Golden Eagle

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Golden Eagle

Aquila chrysaetos

IDAPA Classification: Protected Nongame
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Health Issues Which May Affect This Animal

What Causes This Disease?

Aspergillosis is caused by a fungus, Aspergillus fumigatus. The fungus is present in the environment. In birds that are immunocompromised or stressed, the fungal spores can invade the respiratory tissues and create matts of fungal hyphae.

Where Is The Disease Found?

Aspergillosis is found in soil across most of North America and been associated with mortality events in many areas in both waterfowl and raptors. Aspergillosis had been documented in waterfowl and raptors in Idaho.

Signs of Disease

Birds affected by aspergillosis are usually thin, lethargic and may present with open mouth breathing. Aspergillosis tends to be a chronic disease but can develop quickly depending on the number of spores inhaled. In birds that are chronically infected, either yellow to white thickened areas or thick mats of white to green fungus are present in the lungs and airsacs.

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What Causes This Disease?

West Nile Virus (WNV) is caused by a mosquito transmitted virus (Arbovirus) that is carried by birds, especially magpies, crows and ravens. Other birds, mammals, reptiles, horses and humans can contract the virus through the bite of a WNV infected mosquito. West Nile virus has a complex lifecycle between certain birds and certain mosquito species. Some birds like crows, magpies, ravens, birds of prey, and sage grouse are highly susceptible to WNV and it is often fatal in these species.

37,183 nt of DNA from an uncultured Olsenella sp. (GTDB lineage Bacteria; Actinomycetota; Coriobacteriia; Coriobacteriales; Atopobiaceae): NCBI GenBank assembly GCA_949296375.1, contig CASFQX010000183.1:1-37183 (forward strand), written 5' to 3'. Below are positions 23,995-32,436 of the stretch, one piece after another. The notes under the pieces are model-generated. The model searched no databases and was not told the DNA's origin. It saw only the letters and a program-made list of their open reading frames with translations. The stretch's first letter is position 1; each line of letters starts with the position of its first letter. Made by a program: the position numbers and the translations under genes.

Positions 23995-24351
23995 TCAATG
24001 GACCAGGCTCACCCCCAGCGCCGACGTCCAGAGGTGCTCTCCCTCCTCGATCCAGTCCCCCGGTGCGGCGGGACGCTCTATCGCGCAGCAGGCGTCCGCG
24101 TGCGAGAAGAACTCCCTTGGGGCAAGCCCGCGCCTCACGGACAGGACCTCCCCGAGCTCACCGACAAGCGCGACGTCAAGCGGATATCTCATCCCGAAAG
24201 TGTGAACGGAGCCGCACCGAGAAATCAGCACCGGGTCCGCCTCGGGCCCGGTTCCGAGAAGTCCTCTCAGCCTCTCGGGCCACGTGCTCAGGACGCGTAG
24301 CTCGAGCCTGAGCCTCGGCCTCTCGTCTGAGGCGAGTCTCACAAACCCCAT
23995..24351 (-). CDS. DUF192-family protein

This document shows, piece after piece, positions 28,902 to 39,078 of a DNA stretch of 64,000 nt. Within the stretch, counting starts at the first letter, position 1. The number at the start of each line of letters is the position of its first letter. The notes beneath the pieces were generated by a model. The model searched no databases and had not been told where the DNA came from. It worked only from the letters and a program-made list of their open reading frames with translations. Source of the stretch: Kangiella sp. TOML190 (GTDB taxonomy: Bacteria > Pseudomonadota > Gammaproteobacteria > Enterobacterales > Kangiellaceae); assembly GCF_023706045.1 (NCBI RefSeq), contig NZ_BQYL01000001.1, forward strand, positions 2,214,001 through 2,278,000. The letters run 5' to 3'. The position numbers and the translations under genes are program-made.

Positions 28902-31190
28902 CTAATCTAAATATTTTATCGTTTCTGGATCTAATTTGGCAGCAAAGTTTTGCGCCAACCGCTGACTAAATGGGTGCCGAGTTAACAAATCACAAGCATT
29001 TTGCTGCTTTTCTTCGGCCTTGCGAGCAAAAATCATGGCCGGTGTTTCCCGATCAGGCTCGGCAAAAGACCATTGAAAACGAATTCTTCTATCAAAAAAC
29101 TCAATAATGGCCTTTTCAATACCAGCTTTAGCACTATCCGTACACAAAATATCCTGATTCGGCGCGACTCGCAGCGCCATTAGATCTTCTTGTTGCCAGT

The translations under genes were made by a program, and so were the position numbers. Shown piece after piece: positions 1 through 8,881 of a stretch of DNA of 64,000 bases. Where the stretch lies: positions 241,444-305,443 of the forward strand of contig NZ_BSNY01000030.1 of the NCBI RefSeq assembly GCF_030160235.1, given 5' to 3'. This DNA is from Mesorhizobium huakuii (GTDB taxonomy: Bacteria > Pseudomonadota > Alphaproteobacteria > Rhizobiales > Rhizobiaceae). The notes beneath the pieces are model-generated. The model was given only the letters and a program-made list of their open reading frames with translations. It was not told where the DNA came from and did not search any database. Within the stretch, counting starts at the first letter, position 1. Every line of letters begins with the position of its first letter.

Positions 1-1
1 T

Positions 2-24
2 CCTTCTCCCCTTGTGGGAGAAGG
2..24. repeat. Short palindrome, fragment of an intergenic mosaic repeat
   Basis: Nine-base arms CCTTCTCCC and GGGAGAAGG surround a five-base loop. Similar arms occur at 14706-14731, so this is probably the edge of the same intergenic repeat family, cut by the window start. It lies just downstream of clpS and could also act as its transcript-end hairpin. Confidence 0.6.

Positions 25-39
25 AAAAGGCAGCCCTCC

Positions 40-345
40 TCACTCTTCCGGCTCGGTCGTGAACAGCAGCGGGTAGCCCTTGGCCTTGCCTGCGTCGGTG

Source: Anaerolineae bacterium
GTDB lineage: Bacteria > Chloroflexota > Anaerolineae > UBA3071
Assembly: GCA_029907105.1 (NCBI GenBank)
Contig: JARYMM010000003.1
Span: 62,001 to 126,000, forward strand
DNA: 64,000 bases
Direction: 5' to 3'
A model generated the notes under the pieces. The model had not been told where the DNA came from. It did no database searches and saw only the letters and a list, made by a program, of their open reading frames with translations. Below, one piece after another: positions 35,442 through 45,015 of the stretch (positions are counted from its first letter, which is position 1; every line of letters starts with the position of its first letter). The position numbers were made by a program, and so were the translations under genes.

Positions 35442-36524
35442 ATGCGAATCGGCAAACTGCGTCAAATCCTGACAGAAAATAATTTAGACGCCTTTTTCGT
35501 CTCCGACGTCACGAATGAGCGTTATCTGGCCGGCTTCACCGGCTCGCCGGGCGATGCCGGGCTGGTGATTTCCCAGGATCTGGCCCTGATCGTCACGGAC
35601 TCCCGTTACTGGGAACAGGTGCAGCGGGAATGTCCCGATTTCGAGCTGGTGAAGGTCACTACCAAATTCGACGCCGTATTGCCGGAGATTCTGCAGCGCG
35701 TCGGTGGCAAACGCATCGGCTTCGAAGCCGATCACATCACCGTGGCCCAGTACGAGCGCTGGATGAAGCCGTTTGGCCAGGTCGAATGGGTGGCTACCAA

Where Is The Disease Found?

West Nile Virus is native to the northern parts of Africa, the Middle East and occasionally southern Europe. After introduction to North America in 1999, the virus spread to every state and most of the southern provinces of Canada. The first detection of WNV in Idaho was in 2003 and the disease has been reported annually ever since.

Signs of Disease

Signs of WNV vary by depending on the species affected. Some birds carry the virus, remaining asymptomatic while some species are highly susceptible. Clinical signs can range from no reaction to the virus to mortality, especially in corvids (crows, ravens and magpies). Finding dead ravens, crows, magpies, and birds of prey may indicate WNV is present in an area. WNV has also affected sage grouse in some areas of Idaho and the intermountain west. Birds usually do not show any clinical signs when infected with WNV. Chickens can be infected with WNV and not become sick. However, natural disease due to the virus has been reported in domestic geese, ducks, pigeons and chickens.

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